I wonder if there has ever been writing so conscious of itself and its market, with such a managed sense of mission. The Great American Novel may be either a rumour or an expression (like the Great White Whale), but the Great East German Novel was definitely a Project. Something that would square honesty and hope, ideology and life. A top-down product that contrived to appear bottom-up. Aesthetics was political, was social, was almost medical. One can see it still in reruns of East German television, where all the characters seem to be forever attending a funeral (in borrowed clothes); in the sort of humble functional clutter, the egg cupboards and shoe cabinets, that furnish forth the triste interiors in Siblings, with all the objects seeming to sing in a minor key. Reimann’s synoptic views anxiously show everything as though it enabled harmony and represented plenty: ‘Her hair lay thick and black on the pillow, and beyond her lay the garden, the thicket of cherry trees, covered two and threefold in white flower buds; and the short, squat chimney of the sawmill where we used to play cowboys and Indians.’

Descriptions in the pedantically realistic novels of the 1950s and 1960s – before the mood turned inward and critical and ‘dissident’ in the 1970s and 1980s – are reeled off like numbers at bingo, for readers scattered over the Eastern republic duly to mark their cards, with gratitude and familiarity deriving a sense of their own existence. ‘For as long as I can remember,’ Reimann’s character Elisabeth writes, ‘we’ve had a red coconut mat in the hallway, which is replaced every four or five years.’ It might all be called ‘No Room at the Top’.

Reimann was a slip of a thing in her twenties with a school leaving certificate when she published her first two books, both short, almost YA. One could hear, in the late 1950s, the sucking, kissing sound from the state. Sales, prizes, adaptations, commissions and political work were starting to come her way. She was in demand at conferences and residencies. She complained that she was spending her life on the phone and answering letters. She moved to a part-time appointment in the vast new lignite briquette and gasworks complex at Hoyerswerda, bringing literature to the workers, rather as Elisabeth in Siblings brings painting. The Stasi got in touch, sending her an appealing young man to conduct a four-hour interview, the meaning of which she didn’t understand for several weeks afterwards. When her husband was put in prison for six months for resisting arrest and hitting a policeman, she was slow to see the connection or the principle of leverage. She was insistently asked to produce a piece for a celebration of Walter Ulbricht’s seventieth birthday in 1963. (She didn’t.)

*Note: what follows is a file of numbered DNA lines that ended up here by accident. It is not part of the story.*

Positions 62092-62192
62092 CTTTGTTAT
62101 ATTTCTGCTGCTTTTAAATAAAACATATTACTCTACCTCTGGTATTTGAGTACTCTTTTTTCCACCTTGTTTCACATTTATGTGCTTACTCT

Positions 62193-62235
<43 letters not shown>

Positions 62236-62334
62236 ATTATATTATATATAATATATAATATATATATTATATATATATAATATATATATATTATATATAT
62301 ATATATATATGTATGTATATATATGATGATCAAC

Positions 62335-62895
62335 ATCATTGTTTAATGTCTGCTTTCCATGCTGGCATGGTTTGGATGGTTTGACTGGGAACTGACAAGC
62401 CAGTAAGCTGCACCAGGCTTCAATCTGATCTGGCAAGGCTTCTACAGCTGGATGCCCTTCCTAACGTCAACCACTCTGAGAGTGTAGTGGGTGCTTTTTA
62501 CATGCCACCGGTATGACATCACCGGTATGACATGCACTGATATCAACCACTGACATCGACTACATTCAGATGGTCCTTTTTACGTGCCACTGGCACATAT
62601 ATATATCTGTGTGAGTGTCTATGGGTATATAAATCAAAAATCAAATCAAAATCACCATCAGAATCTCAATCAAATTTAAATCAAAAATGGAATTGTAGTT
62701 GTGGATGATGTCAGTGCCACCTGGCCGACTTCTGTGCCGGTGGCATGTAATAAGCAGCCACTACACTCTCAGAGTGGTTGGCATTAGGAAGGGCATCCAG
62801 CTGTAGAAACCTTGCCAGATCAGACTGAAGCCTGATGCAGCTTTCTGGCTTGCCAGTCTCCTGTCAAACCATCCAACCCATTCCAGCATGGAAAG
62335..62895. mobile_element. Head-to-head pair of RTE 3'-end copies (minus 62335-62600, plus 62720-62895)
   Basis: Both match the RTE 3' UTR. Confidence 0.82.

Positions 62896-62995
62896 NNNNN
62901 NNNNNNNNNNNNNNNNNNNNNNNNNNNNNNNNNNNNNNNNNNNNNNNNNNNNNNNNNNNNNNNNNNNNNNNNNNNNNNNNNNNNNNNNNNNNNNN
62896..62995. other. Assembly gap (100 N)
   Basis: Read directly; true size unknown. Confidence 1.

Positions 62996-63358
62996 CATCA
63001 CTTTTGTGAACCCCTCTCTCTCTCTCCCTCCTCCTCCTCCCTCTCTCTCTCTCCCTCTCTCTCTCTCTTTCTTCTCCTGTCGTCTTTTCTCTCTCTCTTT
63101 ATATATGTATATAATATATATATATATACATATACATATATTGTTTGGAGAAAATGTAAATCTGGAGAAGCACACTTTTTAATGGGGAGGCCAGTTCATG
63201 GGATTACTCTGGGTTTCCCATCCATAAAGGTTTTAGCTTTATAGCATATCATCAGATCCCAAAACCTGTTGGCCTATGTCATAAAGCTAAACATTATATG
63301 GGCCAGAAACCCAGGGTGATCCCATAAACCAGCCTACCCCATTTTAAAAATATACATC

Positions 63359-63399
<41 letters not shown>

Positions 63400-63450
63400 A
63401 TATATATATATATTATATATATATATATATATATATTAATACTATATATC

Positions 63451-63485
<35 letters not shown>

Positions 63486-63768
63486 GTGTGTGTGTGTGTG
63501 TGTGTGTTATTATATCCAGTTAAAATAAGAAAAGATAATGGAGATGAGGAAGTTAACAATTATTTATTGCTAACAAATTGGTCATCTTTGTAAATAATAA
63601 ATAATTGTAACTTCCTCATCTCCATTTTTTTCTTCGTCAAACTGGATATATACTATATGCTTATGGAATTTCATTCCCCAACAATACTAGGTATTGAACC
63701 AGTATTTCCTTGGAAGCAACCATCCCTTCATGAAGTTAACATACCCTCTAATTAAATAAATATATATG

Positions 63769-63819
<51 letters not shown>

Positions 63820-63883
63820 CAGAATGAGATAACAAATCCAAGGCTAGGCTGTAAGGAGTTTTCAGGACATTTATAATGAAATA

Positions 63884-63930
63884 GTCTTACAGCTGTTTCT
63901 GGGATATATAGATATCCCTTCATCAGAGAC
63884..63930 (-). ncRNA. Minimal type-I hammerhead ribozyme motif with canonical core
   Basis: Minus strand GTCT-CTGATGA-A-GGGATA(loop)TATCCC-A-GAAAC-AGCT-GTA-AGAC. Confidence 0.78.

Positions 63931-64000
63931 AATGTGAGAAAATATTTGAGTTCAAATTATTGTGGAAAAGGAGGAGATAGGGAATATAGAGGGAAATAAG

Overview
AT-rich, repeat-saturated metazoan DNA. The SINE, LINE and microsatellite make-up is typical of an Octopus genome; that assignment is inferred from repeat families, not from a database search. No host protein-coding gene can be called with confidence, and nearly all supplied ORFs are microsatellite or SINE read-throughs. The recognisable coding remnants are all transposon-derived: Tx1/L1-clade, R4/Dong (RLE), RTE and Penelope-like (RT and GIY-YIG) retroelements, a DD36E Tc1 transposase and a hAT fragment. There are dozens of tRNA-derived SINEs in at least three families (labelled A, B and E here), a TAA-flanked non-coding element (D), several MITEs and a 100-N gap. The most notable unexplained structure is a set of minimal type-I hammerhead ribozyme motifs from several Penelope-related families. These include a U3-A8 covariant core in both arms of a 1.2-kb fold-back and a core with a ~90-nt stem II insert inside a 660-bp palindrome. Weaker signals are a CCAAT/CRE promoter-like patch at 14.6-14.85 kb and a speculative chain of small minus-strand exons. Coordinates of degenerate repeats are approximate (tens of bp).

A stock in trade – a unique selling point, even – of East German writing (though I suppose also available to North Korean writing) is its introduction of a further dichotomous opposition, a further measure of destiny, beyond those dramatic pairings held in common across fiction: life/death, marriage/singleness, madness/sanity, poverty/wealth, prison/liberty. East Germany threw up another: to stay in a state that defined itself by locking up its citizens; or to leave, either quietly and with nothing, as my parents did, or with permission, or brazenly and illegally, at grave risk of death. Linientreue or Herübermachen: loyalty to the state or defection through the looking glass to what defined itself as its opposite. Nothing else is quite like this as a form of sundering: what is on the other side of the glass is still life, still Germany, but it reaches into something categorically inaccessible, or impossible, or despised. This is an either/or, positing ‘if that exists, we don’t.’ Or rather, it exists, but only in the form of obsolete illustrations, out of reach and without application: ‘We only knew the country between the Elbe and the Oder. The vine-covered hills of the Rhine, the thicket of masts and funnels in the port of Hamburg and the spires of Bamberg Cathedral were just pictures on postcards or pages we skipped over in our father’s old history books that had survived the war in the bookcase.’